TaylorMade Golf's Truss putters promise extra stability with a more connected club
Equipment

TaylorMade Golf’s Truss putters promise extra stability with a more connected club



Every golfer can benefit from more stability in their putter. With more moment of inertia, a putter is less prone to twisting at impact, particularly when the ball is struck away from the center of the putter face.

However, not every golfer is willing to move to a bigger, bulkier putter in the interest of more stability. So, TaylorMade went looking for another answer, and they found the answer on the roof of a house.

The TaylorMade line of Truss putters borrows from the architectural truss, which is a supporting framework for a roof or bridge or some other kind of structure. At most homes, a truss looks like a series of upside-down Vs which hold up the plywood and shingles for a roof, providing stability for a weighty piece of the building.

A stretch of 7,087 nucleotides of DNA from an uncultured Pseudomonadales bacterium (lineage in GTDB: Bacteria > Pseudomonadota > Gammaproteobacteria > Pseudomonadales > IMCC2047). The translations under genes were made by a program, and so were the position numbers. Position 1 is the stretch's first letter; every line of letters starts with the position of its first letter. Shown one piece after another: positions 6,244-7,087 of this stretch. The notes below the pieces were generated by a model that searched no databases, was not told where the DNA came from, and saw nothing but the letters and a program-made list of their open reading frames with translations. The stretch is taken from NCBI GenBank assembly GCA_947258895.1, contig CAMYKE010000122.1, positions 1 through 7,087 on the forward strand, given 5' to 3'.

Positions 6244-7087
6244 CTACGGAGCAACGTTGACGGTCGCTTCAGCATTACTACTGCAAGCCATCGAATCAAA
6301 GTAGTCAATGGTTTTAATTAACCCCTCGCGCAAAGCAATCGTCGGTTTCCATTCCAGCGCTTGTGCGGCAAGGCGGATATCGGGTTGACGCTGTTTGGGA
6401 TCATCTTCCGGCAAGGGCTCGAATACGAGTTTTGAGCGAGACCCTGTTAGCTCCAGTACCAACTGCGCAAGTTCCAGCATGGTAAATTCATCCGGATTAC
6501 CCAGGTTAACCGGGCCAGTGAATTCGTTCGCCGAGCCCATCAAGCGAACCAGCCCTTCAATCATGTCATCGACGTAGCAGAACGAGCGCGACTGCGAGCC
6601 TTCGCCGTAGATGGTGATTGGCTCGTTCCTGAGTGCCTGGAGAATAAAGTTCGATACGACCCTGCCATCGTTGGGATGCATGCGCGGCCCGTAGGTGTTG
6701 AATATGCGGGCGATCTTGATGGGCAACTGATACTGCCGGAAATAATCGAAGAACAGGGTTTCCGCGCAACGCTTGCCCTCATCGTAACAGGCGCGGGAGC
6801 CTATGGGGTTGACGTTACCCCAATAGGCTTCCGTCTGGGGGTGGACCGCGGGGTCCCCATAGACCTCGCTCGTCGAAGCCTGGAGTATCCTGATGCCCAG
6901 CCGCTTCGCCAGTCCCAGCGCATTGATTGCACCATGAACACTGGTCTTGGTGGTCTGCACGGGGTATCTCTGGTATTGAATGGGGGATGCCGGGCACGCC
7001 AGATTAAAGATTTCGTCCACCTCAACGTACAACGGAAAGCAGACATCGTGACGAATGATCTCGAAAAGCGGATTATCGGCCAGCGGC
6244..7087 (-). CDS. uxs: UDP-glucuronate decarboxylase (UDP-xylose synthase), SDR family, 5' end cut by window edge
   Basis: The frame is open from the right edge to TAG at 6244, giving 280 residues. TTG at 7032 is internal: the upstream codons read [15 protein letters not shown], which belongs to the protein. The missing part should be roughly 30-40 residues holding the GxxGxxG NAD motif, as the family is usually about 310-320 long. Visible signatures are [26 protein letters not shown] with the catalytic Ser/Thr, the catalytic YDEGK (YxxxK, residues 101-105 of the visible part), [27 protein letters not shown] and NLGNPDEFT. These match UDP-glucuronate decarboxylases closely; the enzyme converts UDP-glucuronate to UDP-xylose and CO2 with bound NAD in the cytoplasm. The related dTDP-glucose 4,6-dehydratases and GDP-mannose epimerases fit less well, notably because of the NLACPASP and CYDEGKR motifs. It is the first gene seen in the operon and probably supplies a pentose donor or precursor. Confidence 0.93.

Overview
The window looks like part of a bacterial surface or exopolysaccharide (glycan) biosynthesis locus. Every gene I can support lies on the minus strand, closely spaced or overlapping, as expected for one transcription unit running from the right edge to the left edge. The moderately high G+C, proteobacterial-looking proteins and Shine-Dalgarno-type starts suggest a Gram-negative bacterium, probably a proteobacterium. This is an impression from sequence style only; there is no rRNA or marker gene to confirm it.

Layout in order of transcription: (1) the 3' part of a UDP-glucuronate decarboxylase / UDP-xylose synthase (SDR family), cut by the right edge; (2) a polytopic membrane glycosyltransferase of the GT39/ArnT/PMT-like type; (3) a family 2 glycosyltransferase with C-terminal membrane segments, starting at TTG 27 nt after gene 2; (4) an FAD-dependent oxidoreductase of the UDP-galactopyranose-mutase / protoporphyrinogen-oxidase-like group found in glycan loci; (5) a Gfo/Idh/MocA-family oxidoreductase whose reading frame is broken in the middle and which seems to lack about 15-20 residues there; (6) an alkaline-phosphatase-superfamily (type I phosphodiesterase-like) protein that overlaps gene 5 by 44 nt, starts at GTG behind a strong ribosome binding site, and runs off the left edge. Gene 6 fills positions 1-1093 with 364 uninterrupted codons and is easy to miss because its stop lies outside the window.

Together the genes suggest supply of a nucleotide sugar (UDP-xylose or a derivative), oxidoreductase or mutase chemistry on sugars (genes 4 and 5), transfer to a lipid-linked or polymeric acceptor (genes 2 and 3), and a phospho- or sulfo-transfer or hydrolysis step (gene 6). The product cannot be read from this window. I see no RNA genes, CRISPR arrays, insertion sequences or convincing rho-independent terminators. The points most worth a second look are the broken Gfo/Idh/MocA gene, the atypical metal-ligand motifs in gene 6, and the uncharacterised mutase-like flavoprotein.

The truss manifests itself in the TaylorMade putters as part of the neck structure which connects the putter head to the shaft. TaylorMade says the Truss shape doesn't stand out dramatically when golfers address a putt. The feature is obvious looking at the putter face-on, showing the contact strip with the topline that reduces the amount of unsupported mass. The more support, the theory goes, the less prone the face is to twisting.

The influence for these putters is TaylorMade data showing half of 40,000 amateur putts surveyed are struck on the toe, with the face twisting at impact and causing missed putts. However, the trick was designing a Truss shape that did bring the center of gravity up too high, which is why some of the Truss shape is thinned out.

The Truss putters also feature a Cobalt Blue Pure Roll insert, designed to get the ball rolling forward more quickly.

Four models

There are four Truss models, with two blades and two mallets.

TB1 is a heel-shafted blade design that looks like an Anser-style putter. It has 8 grams of weight in the toe to counterbalance the Truss hosel.

TB2 is a center-shafted blade with the Truss hosel positioned across the center of the face.

TM1 is a heel-shafted mallet which features classic mallet shape in the head.

TM2 is a center-shafted mallet with minimal offset, as the hosel stretches across the entire topline, making it the most stable putter in the line.

TaylorMade Golf Truss putters will be available Feb. 14 for $300 each, available in 33-, 34- and 35-inch lengths with a KBS Stepless Stability Shaft.

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